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Monday May 20th

Foster plans to step down as president

President Foster announced that she will step down on June 30 after serving as president of the College for five years (Photo courtesy of Peter Murphy).
President Foster announced that she will step down on June 30 after serving as president of the College for five years (Photo courtesy of Peter Murphy).

By Signal Editorial Staff 

In an announcement sent over email today, President Kathryn Foster informed the campus community that she will step down on June 30. 

“After nearly 40 years in higher education, the last 11 of them as a president, I am motivated to return to the classroom and rejoin the ranks of faculty,” Foster said in the email.  

A message from Rebecca Ostrov, Chair of the Board of Trustees, said that a search to find a replacement would commence this fall, and information regarding a search for an interim leader would be shared with students “in the coming weeks.”

The president announced that after taking a year-long sabbatical, she will return to the College as a faculty member. According to her biography, Foster received her Ph.D. in public and international affairs from Princeton University. She will join the political science faculty upon her return from a one year sabbatical. 

Foster joined the College in 2018 after serving as the president of the University of Maine at Farmington for six years. Her first year at the College was marked by controversy over her decision to overturn the suspension of a student at Farmington accused of rape just before she left the institution.

In her email, Foster reflects on her time at the College, including leading the College through the Covid-19 pandemic. 

“We have weathered the Covid-era storms and emerged on the other side with greater resilience and insight into how to manage, teach, and persevere during times of crisis,” Foster wrote. 

The College’s administration created many programs for students and faculty during the pandemic to support the campus community. This included summer classes for professors, on-campus testing, mask mandates and eventually opening the campus to returning students in spring 2021.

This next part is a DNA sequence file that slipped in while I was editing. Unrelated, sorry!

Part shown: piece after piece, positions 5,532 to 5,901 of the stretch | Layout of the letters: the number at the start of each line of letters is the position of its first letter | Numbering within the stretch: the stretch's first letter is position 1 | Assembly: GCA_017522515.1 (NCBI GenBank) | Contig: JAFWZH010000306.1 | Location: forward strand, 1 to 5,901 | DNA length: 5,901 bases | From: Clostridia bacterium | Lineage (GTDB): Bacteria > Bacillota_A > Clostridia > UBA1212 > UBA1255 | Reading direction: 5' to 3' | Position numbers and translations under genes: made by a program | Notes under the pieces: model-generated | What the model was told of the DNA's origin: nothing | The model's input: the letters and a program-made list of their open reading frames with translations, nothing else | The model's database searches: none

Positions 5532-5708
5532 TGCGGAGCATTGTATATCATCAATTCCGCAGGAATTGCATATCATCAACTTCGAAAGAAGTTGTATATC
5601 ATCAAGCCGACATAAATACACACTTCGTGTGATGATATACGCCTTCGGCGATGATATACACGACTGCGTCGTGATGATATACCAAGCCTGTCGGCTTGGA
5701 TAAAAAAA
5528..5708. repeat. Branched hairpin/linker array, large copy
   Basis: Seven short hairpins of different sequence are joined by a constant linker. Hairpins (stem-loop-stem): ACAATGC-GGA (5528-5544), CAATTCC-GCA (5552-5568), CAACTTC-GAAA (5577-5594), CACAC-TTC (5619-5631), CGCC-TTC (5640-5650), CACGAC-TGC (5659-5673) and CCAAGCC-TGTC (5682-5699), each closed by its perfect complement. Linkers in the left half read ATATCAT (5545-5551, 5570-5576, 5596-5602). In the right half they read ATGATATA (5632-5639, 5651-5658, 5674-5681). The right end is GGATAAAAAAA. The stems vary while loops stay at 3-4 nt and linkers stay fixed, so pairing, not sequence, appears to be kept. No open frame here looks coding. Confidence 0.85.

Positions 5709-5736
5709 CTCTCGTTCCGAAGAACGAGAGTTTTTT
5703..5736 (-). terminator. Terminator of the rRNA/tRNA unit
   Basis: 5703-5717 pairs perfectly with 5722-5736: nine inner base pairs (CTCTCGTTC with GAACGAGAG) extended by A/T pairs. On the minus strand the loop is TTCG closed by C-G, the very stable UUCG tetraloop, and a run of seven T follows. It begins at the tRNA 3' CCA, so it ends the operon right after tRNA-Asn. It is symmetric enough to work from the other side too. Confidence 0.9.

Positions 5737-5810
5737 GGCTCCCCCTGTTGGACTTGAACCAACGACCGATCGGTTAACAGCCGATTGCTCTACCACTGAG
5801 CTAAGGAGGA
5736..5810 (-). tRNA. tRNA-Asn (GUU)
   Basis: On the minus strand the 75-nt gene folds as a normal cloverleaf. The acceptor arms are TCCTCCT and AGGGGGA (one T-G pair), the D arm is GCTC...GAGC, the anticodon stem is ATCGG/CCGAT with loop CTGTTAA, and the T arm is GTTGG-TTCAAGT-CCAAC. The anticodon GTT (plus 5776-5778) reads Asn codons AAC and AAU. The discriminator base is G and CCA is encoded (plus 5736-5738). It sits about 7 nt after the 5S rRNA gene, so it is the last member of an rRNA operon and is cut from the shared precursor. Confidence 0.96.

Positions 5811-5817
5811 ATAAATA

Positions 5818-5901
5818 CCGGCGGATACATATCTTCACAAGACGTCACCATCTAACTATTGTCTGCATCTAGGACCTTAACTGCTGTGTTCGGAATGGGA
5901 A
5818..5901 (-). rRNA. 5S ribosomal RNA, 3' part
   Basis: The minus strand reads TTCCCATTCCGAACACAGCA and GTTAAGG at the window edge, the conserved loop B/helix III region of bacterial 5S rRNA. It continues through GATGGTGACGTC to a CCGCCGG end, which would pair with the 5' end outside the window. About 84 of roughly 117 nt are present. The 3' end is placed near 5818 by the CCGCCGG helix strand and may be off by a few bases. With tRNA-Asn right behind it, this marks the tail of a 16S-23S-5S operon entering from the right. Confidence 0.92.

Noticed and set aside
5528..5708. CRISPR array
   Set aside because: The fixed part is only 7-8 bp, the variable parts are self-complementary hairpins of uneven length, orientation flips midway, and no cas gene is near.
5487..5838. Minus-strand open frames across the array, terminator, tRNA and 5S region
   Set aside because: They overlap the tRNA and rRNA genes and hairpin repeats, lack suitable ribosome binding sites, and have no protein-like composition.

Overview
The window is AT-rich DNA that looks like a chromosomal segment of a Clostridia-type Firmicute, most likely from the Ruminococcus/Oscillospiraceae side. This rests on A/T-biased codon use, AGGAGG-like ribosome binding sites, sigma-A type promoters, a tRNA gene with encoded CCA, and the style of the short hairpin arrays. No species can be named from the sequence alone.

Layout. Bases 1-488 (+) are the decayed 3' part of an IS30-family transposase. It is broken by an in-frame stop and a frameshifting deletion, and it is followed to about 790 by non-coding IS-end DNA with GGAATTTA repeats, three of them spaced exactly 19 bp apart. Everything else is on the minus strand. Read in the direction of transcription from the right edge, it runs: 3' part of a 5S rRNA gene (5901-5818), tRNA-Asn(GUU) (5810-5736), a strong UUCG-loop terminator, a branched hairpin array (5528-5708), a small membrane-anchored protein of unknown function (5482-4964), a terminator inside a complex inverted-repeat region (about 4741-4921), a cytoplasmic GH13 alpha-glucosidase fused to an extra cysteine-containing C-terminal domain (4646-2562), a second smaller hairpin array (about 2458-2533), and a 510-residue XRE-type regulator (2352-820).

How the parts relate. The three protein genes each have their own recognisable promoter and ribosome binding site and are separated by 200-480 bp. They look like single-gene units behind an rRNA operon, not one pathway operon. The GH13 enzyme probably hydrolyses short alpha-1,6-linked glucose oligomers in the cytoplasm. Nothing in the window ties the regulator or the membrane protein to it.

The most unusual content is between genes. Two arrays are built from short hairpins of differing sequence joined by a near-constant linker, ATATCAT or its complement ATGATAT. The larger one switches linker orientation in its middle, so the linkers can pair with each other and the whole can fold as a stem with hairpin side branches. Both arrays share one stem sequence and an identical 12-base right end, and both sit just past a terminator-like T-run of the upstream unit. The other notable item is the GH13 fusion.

Foster also pointed to the emphasis on revitalizing campus infrastructure during her tenure. 

“Our campus’s carbon footprint has been reduced by our solar power initiatives,” she wrote, “and planning is well underway to ensure our facilities and infrastructure remain functional and beautiful, and serve the needs of our community for generations to come.”

Some of this construction included the unearthing of pipes under Quimby’s Prairie. “Those pipes under that area are in the vicinity of 70 or 80 years old right now,” Foster told The Signal in Fall 2022, “and a 70 or 80 year old pipe just doesn’t make it anymore. 

Former College President R. Barbara Gitenstein presided over the College for about nineteen years, a much longer tenure compared to Foster’s five. This seems more of the norm, however, with other former presidents staying for short periods of time. Former President Robert Heussler, for example, only headed the College for two years from 1968-1970. 

Sophomore political science major Kristiana Kuras was surprised to learn Foster’s announcement to step down as president in less than two months.

“I was kind of shocked,” Kuras said. “It’s so last minute and kind of a weird time in the semester. That’s strange to me.”

Students like Kuras noted that several other important figures of the College have recently stepped down including Dean of the School of Humanities and Social Sciences Dr. Jane Wong and former Treasurer Lloyd Ricketts. The search committee for the College’s Treasurer is currently still looking for a replacement, following Ricketts leaving the position in September 2022. 

Senior English and secondary education major Avina Sharma will be on campus for one more year as a graduate student and is curious to see what will happen next. 

“I wonder if I am going to see any change on campus,” Sharma said. “She had such a strong presence on campus. I just hope there’s another woman president.”

While many students like Sharma are shocked to see Foster step down from her position, she was also very surprised to see that Foster plans to return as a professor.

“After having such a high position I would not expect her to want to go back to teaching,” Sharma said.

"Working with President Foster has been a fulfilling experience," said Dylan Chidick, Student Government Executive President and senior political science major. "Her positive energy and dedication to students have been a point of inspiration for all of us at TCNJ. Student Government wishes her all the best, and we are excited welcome her back with open arms in her new role."

Foster concluded her email by expressing her gratitude for the opportunity to serve as president of the College.

“It has been an immense personal and professional privilege to serve The College of New Jersey as your president,” Foster said. “I have no doubt that TCNJ will continue to shine in public higher education, and I look forward to contributing in a new way to our shared good fortune.”


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